Turning now to FIGS. 6 and 6A, there is shown, respectively, a patient 66 performing an arm lift, and a top view of the mobile lift system 14 and the location of the patient's feet 88 a on the platform 16. Instead of being positioned about 22 inches from the base line 24, the attachment member 28 is positioned directly below the patient's hands with elbows held at 90 degrees. This provides a more appropriate position for conducting an arm lift. As with the high/far arm lift shown in FIG. 5, the patient's feet 88 a can remain stationary between tests.

FIGS. 7 and 7A show, respectively, a perspective view of a patient 66 performing a leg lift, and a top view of the mobile lift system 14 to demonstrate the location of the patient's feet 88 b and the location of the attachment member 28 along the attachment rail 20.

Because of the muscle groups being tested, the attachment member 28 is typically moved to a location adjacent the base line 24, or a position adjacent the patient's ankles 88 b. This allows the therapist to adequately test the strength of the quadriceps, as well as that of the knees. As with the previous positions, the patient's medial malleolus 88 b are maintained above the base line 24.

FIG. 8 shows a perspective view of a patient 66 performing a torso lift, while FIG. 8A shows the position of the patient's feet 88 c on the platform 16 of the mobile lift system 14, as well as the position of the attachment member 28 along the attachment rail 20. Because the patient 66 is bending over during the lift, the attachment member 28 is positioned about 15 inches from the baseline 24 along the attachment rail 20.

FIG. 9 shows a perspective view of a patient 66 performing a floor lift. While the patient's feet 88 d (FIG. 9A) are positioned adjacent the base line 24, the attachment member 28 is moved out to a position 10 inches from the base line. An alternate attachment adjacent to the attachment rail 20, approximately 10 inches away from the base line is provided to allow larger gauges to meet the 6 inch above the platform handle requirement of the tests. Thus, the therapist, etc., is able to test the ability of the patient to lift heavy objects off the floor in a controlled environment where injury to the back can be prevented.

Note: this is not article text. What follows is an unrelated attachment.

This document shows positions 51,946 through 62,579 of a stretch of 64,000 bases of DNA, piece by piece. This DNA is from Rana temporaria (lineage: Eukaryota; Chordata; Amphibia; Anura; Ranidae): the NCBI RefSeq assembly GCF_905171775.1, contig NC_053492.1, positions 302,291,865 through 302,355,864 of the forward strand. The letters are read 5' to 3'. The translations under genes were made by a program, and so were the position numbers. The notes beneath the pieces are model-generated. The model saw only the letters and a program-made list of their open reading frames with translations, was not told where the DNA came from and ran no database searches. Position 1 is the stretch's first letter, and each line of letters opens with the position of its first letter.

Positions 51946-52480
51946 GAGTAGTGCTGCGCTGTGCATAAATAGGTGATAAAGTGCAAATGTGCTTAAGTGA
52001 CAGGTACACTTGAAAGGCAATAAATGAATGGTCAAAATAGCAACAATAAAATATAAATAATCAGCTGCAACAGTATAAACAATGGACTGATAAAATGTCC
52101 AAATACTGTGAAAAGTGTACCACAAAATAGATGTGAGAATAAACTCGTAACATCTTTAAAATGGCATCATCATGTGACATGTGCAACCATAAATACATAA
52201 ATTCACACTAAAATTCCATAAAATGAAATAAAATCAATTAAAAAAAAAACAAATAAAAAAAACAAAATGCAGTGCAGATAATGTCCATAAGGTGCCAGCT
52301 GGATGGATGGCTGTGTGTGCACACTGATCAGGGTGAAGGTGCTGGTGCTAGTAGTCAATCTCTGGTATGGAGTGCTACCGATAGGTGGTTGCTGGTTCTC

FIG. 10 shows a perspective view of a patient 66 performing a high/near arm lift, while FIG. 10A shows a top view of the mobile lift system 14 indicating the location of the patient's feet 88 e and the position of the attachment member 28 along the attachment rail 20. Because the bar 90 is being raised adjacent to the patient's face, the attachment member 28 is positioned about 10 inches in front of the base line 24, a short distance forward of the patient's feet 88 e.

As will be appreciated from the forgoing, the therapist is able to conduct a number of tests without ever moving the patient. If desired, the therapist can repeatedly move between tests to monitor endurance, and whether strain on one muscle group is impacting the functioning of another muscle group.

Once the therapist is finished with the test, the anchor pin 44 need only be removed from the lock pin bracket 40 and the attachment post 56 slid out of the attachment post notch 52 for the platform 16 and the attachment rail 20 to be separated and either transported or stored. By at least partially disassembling the mobile lift system, it can be made to more easily transportable and can be stored in a smaller space. Of course, the attachment rail 20 and the platform 16 need not be fully disassembled to facilitate storage and/or transport.

Turning now to FIG. 11, there is shown another embodiment of a mobile lift system 114 made in accordance with the principles of the present invention. The mobile lift system 114 includes a platform 116 and an attachment rail 120. Unlike the attachment rail 20 discussed above, the attachment rail 120 shown in FIG. 11 nests in a channel 122 in the platform 116. The attachment rail 122 can either be temporarily fixed with respect to the platform 116 by placement of a pin or some other retainer, or can be made to slide relative to the platform.